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ERIC Number: ED176133
Record Type: RIE
Publication Date: 1978
Pages: 32
Abstractor: N/A
Reference Count: 0
Application of a Psychosocial Model of Alienation: Sex Differences in Locus of Control, Fear of Success and Affective Hostility With a Professional Career Sample.
Roffe, Michael; Fraser, Kathleen
An empirical test of a contemporary model of psychosocial stress was conducted to evaluate expected differences in cognitive and affective functioning for males and females in a professional career sample. Perceived powerlessness and affective hostility were viewed as constituting a cluster of adaptive responses to personal/social conditions linked to a distinct pattern of psychosocial alienation. Fifty-four subjects, 27 male and 27 female attorneys, were given a series of psychological measures designed to assess perceived powerlessness, covert versus overt expression of hostility and fear of success. Path analytic procedures provided empirical support for the predictive utility of the model. Further, findings emphasize the need to consider the specific characteristics of diverse occupational samples which may yield differing relationships as well as differential styles of perceptual and behavioral adaption to their unique settings. (Author)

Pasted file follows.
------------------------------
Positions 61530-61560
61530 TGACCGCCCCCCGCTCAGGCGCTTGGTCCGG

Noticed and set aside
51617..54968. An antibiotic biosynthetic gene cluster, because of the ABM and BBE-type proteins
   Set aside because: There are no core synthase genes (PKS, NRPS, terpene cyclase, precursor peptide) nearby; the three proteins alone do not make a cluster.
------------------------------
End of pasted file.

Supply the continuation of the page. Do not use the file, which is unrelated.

Publication Type: Speeches/Meeting Papers; Reports - Research
Education Level: N/A
Audience: N/A
Language: English
Sponsor: N/A
Authoring Institution: N/A
Note: Paper presented at the Annual Meeting of the Western Psychological Association (59th, San Diego, California, April 5-8, l979)